Wednesday, March 23, 2011

PhD and Master's in city & regional planning, Cornell University

Students learn to design, evaluate, and implement policies and programs that affect the social, economic, and physical development of urban and regional areas, including those in the Developing World.
The educational program fosters theoretical and conceptual knowledge relevant to urban and regional studies, and the acquisition of professional skills, including those in critical thinking, oral presentation, writing, statistical analysis and Geographical Information Systems.
The M.R.P. program normally requires four residence units, sixty credits, a set of core courses, and the completion of a satisfactory thesis, professional report, or research paper. At the discretion of the faculty, up to one residence unit and 15 credits may be granted, by petition after matriculation, for graduate work done elsewhere, including Cornell-supervised professional field experience. Doctoral degree candidates often begin in Cornell's Master of Regional Planning program; applications are also welcomed from outside the university.
Applicants to the Ph.D. program who do not hold an M.R.P. degree from a recognized program are required to first enroll in Cornell's M.R.P. program and to complete course work at least equivalent to that required for the first-year M.R.P. program. Applicants who hold a master's degree in a related field and who have had acceptable experience in planning practice will sometimes be considered for direct admission. Competence in basic analytical and research methods is required; this requirement may be fulfilled after entering the program.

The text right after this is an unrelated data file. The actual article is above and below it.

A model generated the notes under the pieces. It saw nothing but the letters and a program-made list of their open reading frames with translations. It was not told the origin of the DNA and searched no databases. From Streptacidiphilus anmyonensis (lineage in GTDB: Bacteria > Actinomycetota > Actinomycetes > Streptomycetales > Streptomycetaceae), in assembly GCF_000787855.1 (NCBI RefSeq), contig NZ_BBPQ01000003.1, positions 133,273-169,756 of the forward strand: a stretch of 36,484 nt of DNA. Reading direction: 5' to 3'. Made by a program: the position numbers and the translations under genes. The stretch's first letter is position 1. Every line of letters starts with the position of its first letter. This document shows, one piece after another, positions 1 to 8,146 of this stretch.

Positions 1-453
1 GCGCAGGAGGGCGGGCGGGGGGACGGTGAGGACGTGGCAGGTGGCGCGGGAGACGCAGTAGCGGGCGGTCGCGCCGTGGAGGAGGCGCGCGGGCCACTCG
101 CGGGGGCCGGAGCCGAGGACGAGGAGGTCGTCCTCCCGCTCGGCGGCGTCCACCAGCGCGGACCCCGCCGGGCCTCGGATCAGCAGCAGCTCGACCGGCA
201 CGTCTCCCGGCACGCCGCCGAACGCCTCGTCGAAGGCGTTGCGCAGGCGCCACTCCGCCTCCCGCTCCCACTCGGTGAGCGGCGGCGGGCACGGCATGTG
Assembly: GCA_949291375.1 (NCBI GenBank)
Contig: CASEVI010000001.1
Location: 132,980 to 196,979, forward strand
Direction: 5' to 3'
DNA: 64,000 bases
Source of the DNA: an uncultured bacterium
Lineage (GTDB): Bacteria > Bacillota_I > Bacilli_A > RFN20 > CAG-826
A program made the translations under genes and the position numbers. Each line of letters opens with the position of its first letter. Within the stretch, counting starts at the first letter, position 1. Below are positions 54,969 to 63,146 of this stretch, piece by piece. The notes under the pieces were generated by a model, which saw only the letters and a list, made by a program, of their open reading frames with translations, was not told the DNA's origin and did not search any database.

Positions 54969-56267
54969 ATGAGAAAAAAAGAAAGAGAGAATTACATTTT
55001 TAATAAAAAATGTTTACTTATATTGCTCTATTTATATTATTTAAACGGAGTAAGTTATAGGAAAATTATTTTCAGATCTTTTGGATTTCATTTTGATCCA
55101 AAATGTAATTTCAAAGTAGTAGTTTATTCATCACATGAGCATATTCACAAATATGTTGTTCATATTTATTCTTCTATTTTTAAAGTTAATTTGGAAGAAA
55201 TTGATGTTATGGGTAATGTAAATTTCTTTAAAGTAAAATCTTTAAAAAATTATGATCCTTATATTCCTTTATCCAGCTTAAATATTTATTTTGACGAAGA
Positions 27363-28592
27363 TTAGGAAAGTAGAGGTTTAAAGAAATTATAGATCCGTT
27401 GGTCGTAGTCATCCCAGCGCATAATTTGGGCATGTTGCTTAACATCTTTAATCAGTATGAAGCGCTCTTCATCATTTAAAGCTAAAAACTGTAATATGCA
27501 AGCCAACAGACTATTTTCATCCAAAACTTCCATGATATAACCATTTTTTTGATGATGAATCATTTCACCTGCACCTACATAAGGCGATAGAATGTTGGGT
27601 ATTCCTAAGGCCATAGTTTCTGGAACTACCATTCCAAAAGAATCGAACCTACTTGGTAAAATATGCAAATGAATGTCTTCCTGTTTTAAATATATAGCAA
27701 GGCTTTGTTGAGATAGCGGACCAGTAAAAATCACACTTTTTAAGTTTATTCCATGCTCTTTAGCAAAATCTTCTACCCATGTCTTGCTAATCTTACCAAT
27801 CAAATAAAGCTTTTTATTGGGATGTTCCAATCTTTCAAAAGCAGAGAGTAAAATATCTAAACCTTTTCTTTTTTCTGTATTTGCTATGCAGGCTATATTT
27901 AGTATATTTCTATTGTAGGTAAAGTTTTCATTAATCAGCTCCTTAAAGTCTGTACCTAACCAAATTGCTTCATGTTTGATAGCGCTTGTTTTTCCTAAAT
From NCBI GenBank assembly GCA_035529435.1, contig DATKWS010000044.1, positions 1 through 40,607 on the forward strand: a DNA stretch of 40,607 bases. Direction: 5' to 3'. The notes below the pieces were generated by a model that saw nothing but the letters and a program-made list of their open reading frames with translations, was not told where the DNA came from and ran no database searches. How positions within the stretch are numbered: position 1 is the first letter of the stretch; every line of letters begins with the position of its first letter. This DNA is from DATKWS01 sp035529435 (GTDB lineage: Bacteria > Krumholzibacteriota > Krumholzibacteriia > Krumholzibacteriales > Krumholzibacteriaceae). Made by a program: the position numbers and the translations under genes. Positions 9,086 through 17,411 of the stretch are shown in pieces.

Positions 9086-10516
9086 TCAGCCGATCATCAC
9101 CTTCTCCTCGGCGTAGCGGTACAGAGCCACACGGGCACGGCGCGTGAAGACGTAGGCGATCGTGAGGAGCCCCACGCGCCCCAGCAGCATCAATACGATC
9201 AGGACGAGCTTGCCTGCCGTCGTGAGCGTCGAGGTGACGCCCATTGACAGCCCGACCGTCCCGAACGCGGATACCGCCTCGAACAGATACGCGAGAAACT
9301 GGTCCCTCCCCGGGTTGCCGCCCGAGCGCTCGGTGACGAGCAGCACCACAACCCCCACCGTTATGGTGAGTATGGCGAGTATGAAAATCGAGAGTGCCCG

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Cornell University, photo by matt.hintsa
more PhDs in urban planning:

PhD program in City Planning, in University of Pennsylvania

PhD in Planning, University of Toronto

PhD in Urban and Regional Sciences in Texas A&M University

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